Stories from the Field
History of Maya as told by caves
Pete Akers' research examined the connections between the local climate changes and the demographic history of the Maya.
I traveled to Belize to perform the field work of my thesis research. My research examined the connections between the local climate changes and the demographic history of the Maya. The ancient Maya flourished in Middle America for over 1000 years, but their history is interspersed with multiple instances of population and monument decline. The most well-known decline occurred around 900 AD, when the Classic Maya civilization, culture, and cities largely disappeared. This decline varied in timing and intensity across the Maya region, so finding local climate records is important to better understand human-environment links. My work uses cave stalagmites as a climate record proxy, and the abundance of caves in the Maya region of Belize offered a great field work opportunity.
I worked for a week in the interior of Belize with a team of six fellow cave and paleoclimate researchers. During this week, we explored five caves across the central Belize countryside. We looked for stalagmites that were the appropriate size and shape for later laboratory work, collected our samples, and prepared them for transport back to UGA. Along with rock and stalagmite samples, I took multiple water samples and temperature/humidity readings. One of the caves had a 10 m vertical drop for its entrance, requiring some of the team members to rappel into the cave. At the main room of this cave, we found three large Maya pots (olla) which had likely been sitting in the cave for over 1000 years. Although my focus was on stalagmites, we also collected cave sediment samples by hammering PVC pipes into the floor of the cave and a few sections of tufa found in the surface streams. I learned to be both focused on the planned research, but also to be open and flexible to any unforeseen field work opportunities that you happen to come across.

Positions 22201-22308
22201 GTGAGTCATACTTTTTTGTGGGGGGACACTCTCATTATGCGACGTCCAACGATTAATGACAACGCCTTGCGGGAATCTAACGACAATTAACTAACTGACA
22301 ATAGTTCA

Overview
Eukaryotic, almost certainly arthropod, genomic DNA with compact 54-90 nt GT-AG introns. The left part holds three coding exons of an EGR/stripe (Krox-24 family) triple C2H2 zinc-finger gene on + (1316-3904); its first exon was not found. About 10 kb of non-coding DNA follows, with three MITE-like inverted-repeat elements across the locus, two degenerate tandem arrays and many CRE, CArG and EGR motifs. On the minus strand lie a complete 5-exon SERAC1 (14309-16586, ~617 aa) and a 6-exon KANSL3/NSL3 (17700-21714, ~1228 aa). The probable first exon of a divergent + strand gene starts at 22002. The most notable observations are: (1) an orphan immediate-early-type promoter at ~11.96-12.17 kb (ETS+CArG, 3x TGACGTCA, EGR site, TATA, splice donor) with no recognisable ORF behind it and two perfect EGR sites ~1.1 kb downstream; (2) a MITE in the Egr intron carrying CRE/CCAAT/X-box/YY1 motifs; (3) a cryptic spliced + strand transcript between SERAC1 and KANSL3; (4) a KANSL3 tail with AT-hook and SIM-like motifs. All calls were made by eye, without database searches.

The latter half of the field trip involved visiting several Maya archaeological sites and cities, where we could better understand how the Classic Maya designed and located their cities with regards to their natural environment. We were able to see in person the various drainage pathways and techniques the Maya used to drain and store rainwater. Perhaps the greatest benefit of the field work was not simply accomplishing the initial objectives, but rather gaining a greater understanding of the entire landscape and history encompassing my research sites.
More about Pete Akers
Determining climatological and environmental changes via multiple proxies (with a focus on speleothems) during the Holocene and Quaternary epochs, emphasizing the impact of these changes on human history and biological systems.